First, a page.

“This is about growing everyone’s business in West Michigan,” said Steve Wilson, president of the Grand Rapids/Kent County Convention & Visitors Bureau. “It is very important to West Michigan that we leverage new convention business for the benefit of all communities throughout the region.”

In response to the withdrawal of Saugatuck, Holland and Grand Haven, supporters of the regional effort reached out to political leaders in each lakeshore community to secure some semblance of local support and participation.

Grand Rapids Mayor John Logie proposed formation of the marketing committee to generate support and participation among the region’s mayors and visitors bureaus boards and directors to work together and implement the campaign.

“I am hopeful this proposal will enable the cities of Holland, Grand Haven, Muskegon and Grand Rapids to work cooperatively under the common banner of Michigan’s West Coast in order to bring significantly increased tourism to the region,” Logie said.

The outreach didn’t work in Saugatuck, where the political leadership opted to stay out of the fray and the Saugatuck-Douglas Visitors Bureau has no plans to reconsider its withdrawal since the campaign’s scope and aim hasn’t changed.

“We want to move on to more productive things and put this behind us,” Visitors Bureau Executive Director Felicia Fairchild said.

Politicizing the situation merely caused the Saugatuck bureau to solidify its position and sets what Fairchild considers a bad precedent for future regional cooperation on many fronts in West Michigan and whether it would occur on an equal footing with Grand Rapids.

Fairchild and others worry about local control and identity and “not being swept up in the big political machine,” Fairchild said.

“It’s not about the advertising campaign,” Fairchild said. “This is a wake-up call to every small community and every small business person. This is how we may all be dealt with in the future on regional issues if we don’t choose to participate.”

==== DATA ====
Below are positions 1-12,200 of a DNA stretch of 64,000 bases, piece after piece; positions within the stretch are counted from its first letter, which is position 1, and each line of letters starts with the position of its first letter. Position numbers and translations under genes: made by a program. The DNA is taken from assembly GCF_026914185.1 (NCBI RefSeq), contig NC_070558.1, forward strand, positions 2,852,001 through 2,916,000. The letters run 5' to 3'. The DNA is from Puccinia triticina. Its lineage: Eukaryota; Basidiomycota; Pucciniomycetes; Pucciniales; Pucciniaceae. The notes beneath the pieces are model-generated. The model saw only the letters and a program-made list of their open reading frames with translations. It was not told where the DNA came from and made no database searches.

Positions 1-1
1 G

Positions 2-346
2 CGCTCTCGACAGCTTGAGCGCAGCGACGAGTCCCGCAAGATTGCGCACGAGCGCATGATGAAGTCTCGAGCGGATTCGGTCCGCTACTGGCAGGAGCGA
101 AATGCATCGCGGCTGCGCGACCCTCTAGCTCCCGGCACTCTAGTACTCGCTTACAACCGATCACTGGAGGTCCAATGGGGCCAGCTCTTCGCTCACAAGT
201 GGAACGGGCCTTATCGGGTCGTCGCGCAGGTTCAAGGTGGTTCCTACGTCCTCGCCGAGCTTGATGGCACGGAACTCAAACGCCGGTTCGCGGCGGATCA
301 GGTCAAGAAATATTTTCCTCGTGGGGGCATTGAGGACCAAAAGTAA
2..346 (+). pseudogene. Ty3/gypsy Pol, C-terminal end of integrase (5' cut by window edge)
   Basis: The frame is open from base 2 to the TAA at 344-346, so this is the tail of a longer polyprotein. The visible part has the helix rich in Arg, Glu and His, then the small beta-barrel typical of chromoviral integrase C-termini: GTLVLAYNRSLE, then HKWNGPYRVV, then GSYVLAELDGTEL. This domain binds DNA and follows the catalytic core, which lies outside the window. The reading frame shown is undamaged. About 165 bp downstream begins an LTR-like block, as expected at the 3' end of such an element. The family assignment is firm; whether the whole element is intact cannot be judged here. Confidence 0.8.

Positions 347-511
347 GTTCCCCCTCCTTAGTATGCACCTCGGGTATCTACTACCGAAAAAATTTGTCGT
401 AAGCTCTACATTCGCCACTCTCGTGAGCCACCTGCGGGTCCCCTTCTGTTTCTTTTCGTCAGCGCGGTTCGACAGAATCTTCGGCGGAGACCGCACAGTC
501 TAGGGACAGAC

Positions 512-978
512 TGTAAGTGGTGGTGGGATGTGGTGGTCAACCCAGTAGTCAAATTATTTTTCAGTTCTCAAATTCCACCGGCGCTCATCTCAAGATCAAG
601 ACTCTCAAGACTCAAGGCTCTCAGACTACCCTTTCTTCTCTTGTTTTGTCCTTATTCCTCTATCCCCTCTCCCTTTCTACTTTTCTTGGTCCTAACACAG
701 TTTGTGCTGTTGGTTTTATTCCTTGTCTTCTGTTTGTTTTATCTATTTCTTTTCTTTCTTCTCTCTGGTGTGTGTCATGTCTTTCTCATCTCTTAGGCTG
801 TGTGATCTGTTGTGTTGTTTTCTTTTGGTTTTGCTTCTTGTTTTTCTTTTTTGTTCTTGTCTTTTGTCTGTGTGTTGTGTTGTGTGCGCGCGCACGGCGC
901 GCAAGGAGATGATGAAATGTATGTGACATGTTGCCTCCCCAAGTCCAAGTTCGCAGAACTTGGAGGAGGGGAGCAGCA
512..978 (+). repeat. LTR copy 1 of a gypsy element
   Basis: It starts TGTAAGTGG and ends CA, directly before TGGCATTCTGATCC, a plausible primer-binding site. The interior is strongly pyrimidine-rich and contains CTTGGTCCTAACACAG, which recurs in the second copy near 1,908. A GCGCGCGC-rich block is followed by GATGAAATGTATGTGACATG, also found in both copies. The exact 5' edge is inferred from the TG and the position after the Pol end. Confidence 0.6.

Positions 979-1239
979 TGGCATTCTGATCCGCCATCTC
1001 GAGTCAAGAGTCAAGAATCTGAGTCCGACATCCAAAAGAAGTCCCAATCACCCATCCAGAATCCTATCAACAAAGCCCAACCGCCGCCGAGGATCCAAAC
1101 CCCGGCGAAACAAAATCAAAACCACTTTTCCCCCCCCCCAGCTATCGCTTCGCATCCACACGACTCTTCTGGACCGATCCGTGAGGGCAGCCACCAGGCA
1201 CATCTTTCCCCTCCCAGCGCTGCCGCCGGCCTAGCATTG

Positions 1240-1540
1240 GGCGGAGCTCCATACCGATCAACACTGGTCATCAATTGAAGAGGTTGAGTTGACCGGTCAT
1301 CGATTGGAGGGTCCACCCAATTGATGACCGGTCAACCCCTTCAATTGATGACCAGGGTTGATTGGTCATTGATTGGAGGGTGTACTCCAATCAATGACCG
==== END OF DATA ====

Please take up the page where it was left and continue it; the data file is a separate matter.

The West Coast campaign will use $750,000 in print, broadcast and outdoor advertising and e-mail to promote the region. Television ads will air in Toledo, Ohio, Ft. Wayne, South Bend/Elkhart and Indianapolis, Ind., and Detroit.

The campaign, which requires a $250,000 public fund-raising effort, will launch in March with broadcast ads starting in May.

The Grand Rapids/Kent County Convention & Visitors Bureau will also spend $100,000 to market Grand Rapids as a convention destination and $125,000 on a national public relations campaign.

Creative elements of the print ads show the sun setting behind the lighthouse on Grand Haven’s south pier with the words “From The Great Lake,” accompanied by an image of downtown Grand Rapids with “To The Grand City.”

The Grand Rapids/Kent County Convention & Visitors Bureau has also created a Regional Advisory Council consisting of interested parties and participants who will serve as “ambassadors” of the program and help communicate its importance, establish credibility and “create a sense of ownership among all stakeholders within each community.”

Forming the advisory council shows the Grand Rapids/Kent County Convention & Visitors Bureau is “committed to a set of guiding principles which preserve the integrity of the local destinations within the region,” Wilson said.